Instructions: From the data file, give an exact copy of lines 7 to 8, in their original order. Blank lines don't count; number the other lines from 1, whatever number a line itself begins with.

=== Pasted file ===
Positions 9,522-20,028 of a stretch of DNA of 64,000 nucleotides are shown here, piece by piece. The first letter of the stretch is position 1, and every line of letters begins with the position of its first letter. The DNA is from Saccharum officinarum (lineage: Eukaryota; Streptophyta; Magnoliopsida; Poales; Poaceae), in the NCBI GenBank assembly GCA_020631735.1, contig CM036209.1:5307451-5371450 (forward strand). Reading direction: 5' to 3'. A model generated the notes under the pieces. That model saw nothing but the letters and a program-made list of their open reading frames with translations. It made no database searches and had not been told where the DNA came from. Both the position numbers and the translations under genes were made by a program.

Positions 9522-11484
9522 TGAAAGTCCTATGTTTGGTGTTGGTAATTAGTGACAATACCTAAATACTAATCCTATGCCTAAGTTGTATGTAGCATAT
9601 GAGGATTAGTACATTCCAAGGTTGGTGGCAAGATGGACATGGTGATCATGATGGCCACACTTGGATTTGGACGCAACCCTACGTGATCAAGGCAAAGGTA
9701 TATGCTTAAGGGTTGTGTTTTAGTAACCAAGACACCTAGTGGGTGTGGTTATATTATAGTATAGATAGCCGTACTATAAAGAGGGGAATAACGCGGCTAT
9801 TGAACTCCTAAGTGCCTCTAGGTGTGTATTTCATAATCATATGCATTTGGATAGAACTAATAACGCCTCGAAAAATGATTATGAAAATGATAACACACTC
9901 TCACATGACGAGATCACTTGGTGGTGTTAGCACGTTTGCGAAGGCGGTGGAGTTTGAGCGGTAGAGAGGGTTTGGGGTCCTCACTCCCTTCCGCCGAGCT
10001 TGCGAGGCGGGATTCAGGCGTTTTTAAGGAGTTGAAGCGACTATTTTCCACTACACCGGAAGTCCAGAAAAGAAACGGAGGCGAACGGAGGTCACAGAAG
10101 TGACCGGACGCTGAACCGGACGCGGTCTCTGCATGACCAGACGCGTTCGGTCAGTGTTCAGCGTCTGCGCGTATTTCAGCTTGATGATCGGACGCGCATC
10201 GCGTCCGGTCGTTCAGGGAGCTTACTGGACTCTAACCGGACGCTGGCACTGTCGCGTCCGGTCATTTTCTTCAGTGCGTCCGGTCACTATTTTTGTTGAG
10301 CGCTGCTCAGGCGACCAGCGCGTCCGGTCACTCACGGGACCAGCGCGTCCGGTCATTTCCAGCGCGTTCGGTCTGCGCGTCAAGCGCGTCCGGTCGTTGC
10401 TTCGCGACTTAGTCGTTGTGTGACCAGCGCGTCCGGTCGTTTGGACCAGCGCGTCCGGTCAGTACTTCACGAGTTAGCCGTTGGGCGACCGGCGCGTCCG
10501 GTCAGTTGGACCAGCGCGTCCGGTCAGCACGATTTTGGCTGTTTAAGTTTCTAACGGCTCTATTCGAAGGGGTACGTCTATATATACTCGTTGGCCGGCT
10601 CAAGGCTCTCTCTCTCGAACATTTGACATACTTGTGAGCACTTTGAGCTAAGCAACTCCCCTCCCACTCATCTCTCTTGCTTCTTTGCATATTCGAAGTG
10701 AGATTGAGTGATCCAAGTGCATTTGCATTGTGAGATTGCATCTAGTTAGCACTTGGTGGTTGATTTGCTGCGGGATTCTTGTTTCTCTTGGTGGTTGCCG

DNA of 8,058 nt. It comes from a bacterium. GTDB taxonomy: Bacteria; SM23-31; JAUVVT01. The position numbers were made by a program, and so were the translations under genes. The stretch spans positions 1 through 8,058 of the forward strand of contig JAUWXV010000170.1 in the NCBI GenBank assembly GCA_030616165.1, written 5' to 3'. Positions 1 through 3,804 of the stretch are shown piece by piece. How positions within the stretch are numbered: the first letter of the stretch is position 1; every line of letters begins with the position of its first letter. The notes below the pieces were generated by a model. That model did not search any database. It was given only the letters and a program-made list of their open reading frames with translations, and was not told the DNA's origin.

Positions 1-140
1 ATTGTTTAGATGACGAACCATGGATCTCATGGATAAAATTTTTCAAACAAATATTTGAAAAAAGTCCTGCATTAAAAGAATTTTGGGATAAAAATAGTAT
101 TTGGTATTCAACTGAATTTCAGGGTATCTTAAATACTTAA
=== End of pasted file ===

9901 TCACATGACGAGATCACTTGGTGGTGTTAGCACGTTTGCGAAGGCGGTGGAGTTTGAGCGGTAGAGAGGGTTTGGGGTCCTCACTCCCTTCCGCCGAGCT
10001 TGCGAGGCGGGATTCAGGCGTTTTTAAGGAGTTGAAGCGACTATTTTCCACTACACCGGAAGTCCAGAAAAGAAACGGAGGCGAACGGAGGTCACAGAAG